Not that this means much to me but do you mean this?

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Bank of England Says Property-Loan Default Risk Is Increasing

Share Business ExchangeTwitterFacebook| Email | Print | A A A

By Simon Packard

Dec. 18 (Bloomberg) -- U.K. banks face an increased risk of default on some of the country’s 250 billion pounds ($403 billion) of commercial real-estate loans, the Bank of England said today.

In the past year, the longest recession on record meant the “probability of default by U.K. real estate companies has increased significantly,” the central bank said in its Financial Stability Report, which is published every six months.

Property owners may struggle to service loans as the recession and mounting unemployment boost building vacancies and depress rents. Falling property values and larger down payments for new loans mean investors, particularly smaller companies, face “significant” challenges in refinancing 160 billion pounds of loans coming due through 2013, the bank said.

Lenders wrote down real-estate loans by 10 billion pounds in the 18 months through June and “substantial further impairments” may follow if defaults increase, the central bank said. Standard & Poor’s Ratings Services estimates banks may need to write down 23 billion pounds of real estate loans in 2009 to 2011, with the losses increasing to 37 billion pounds in the eventuality of a “stress scenario,” the central bank said.

So far, most lenders have held on to repossessed properties during foreclosures, the Bank of England said. If the number of repossessed assets mounts, the companies might trigger a negative spiral if they try to sell too many.

A flood of sales would spark a fresh wave of price declines that would drive more loans into default, the central bank said in today’s report. “It could leave banks less able to supply credit to the wider economy,” it said.

‘Further to Fall’

A rise in real estate values on a monthly basis since August is largely the result of pricing for prime buildings, and “non-prime capital values may have further to fall,” the central bank said.

While the Financial Stability Report highlighted the risks banks face from their commercial real-estate loans, this was balanced by reports on how lenders have responded and signs that the worst of the global financial crisis may be over.

[i]Property prices fell 45 percent from the market’s peak in mid-2007 to July 2009, according to Investment Property Databank Ltd., a London-based research firm. So far, that’s had a limited impact on the banks, the Bank of England said.[/i]

Lenders have overlooked technical breaches of loans caused by lower property values, provided interest payments are met. They have also avoided revaluing properties backing their loans, the central bank said, citing “market contacts” and a study by De Montfort University.

Separately, property investors said banks are more willing to renegotiate loans with borrowers, often charging higher rates of interest, which allows them to avoid booking losses.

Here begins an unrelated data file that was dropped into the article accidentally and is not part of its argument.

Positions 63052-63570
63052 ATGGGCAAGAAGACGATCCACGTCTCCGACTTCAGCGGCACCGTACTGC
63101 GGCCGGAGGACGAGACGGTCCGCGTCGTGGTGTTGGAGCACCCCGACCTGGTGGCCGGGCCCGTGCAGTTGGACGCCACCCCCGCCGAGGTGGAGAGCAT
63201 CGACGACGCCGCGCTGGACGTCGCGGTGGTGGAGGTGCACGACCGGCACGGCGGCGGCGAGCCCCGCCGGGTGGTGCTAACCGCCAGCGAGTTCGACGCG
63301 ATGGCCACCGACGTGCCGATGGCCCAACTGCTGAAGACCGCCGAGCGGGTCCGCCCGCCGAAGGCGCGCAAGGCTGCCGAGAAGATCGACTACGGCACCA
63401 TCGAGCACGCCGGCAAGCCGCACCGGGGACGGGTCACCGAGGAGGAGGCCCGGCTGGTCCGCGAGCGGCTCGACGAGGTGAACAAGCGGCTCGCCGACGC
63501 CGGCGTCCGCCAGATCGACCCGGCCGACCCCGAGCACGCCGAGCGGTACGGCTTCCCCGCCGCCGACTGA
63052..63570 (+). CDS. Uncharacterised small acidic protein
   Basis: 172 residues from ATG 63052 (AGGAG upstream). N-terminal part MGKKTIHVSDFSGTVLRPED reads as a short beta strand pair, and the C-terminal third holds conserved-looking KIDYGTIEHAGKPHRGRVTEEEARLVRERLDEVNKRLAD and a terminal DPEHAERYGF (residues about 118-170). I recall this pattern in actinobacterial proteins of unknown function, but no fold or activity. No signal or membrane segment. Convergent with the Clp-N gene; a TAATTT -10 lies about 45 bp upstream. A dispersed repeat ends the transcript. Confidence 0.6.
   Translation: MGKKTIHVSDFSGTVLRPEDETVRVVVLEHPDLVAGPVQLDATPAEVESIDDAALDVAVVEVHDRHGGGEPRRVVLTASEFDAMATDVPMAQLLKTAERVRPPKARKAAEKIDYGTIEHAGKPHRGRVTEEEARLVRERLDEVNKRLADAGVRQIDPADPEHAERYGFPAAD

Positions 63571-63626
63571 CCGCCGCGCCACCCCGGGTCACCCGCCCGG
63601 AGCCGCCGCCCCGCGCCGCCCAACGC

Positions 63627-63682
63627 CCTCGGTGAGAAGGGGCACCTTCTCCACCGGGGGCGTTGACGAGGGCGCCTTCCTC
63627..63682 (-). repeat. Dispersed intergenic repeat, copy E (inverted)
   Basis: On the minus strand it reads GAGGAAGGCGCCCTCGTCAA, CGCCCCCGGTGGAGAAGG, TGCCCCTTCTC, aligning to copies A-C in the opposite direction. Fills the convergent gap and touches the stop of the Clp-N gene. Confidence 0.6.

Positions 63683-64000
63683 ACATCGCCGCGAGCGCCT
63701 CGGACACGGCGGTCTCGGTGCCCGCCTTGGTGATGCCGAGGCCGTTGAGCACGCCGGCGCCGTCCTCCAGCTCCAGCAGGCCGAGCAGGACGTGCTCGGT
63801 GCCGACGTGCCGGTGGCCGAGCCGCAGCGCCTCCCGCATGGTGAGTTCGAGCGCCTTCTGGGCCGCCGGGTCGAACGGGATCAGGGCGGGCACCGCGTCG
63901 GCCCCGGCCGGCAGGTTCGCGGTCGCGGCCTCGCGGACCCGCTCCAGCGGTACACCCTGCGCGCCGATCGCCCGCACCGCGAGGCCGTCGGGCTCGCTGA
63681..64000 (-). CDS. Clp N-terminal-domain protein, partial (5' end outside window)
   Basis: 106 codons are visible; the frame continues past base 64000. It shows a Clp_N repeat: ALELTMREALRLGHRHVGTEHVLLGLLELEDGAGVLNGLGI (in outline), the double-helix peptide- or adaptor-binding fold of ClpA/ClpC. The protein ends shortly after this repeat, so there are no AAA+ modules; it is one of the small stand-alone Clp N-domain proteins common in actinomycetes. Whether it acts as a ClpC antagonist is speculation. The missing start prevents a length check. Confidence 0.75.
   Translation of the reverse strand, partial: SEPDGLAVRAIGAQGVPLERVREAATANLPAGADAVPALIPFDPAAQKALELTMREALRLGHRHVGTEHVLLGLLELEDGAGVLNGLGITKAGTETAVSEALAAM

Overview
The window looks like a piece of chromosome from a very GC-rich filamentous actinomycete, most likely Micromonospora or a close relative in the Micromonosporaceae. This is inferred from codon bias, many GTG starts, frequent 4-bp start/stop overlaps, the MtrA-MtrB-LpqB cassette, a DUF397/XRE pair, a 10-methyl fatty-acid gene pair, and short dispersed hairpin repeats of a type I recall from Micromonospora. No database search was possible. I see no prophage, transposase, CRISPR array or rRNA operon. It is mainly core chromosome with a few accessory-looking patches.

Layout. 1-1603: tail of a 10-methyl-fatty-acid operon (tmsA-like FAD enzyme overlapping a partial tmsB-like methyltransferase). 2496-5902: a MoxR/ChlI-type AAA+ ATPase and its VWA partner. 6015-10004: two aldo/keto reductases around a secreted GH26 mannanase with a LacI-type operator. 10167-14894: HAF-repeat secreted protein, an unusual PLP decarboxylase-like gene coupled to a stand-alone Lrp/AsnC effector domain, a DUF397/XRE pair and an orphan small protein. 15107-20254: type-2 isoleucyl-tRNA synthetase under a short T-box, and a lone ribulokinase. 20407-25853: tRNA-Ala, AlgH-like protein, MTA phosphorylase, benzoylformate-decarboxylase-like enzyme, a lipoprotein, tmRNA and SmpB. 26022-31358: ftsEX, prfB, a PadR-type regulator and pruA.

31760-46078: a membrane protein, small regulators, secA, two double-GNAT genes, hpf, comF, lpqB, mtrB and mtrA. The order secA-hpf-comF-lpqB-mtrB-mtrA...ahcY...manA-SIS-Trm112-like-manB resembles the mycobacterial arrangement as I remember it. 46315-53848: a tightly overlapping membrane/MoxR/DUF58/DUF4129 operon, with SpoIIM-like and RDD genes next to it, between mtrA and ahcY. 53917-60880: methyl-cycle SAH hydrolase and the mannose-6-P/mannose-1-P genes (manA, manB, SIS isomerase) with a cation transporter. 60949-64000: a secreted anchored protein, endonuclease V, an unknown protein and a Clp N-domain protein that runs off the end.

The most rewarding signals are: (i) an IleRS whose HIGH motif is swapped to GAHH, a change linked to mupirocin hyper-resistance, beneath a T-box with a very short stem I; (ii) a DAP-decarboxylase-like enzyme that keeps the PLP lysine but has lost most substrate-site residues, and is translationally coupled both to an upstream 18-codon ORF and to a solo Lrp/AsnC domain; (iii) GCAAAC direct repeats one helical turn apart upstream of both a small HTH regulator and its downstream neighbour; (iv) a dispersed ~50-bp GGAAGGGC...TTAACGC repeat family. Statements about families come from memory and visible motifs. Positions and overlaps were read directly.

“A rolling loan gathers no loss,” said Don Jordison, managing director of Threadneedle Property Investments, describing one of the reasons why he’s more confident about the outlook for the U.K. property market.

45%? where, when? Have I missed something?

Edited by Flatdog
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The UK's financial system has become "significantly more stable over the past six months", the Bank of England has reported.

.......

It said that over the past six months, banks had been able to increase their profits, reduce concerns about potential future losses and raise further external capital - thereby reducing their reliance upon short-term funding.

Although it does mention the threat of commercial loans, luckily RBS, HBoS never got involved in that toxic crap.

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45%? where, when? Have I missed something?

commercial property,in which the market hasnt been temporarily rigged, by the end of all this in a couple of decades commercial property will have lost the proverbial bear market 90%er in real terms, it will be rather pleasant seeing the new times rich list in 5 years time that isnt dominated 90% by property speculators

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the private house property market is only missing out on defaults to banks because of government ( taxpayers ) bailouts....not to protect the residents from possession ( the public reason) but to protect the stability of banks ( the real reason).

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Very very bearish stuff. Excepting the throwaway sentence from the property company at the end.

Lenders have overlooked technical breaches of loans caused by lower property values, provided interest payments are met. They have also avoided revaluing properties backing their loans, the central bank said, citing “market contacts” and a study by De Montfort University.

So, they're holding off from margin calls - for now. And not revaluing things in order to keep their balance sheets looking better than they really are. Nothing new there, but interesting to see the BofE mentioning it.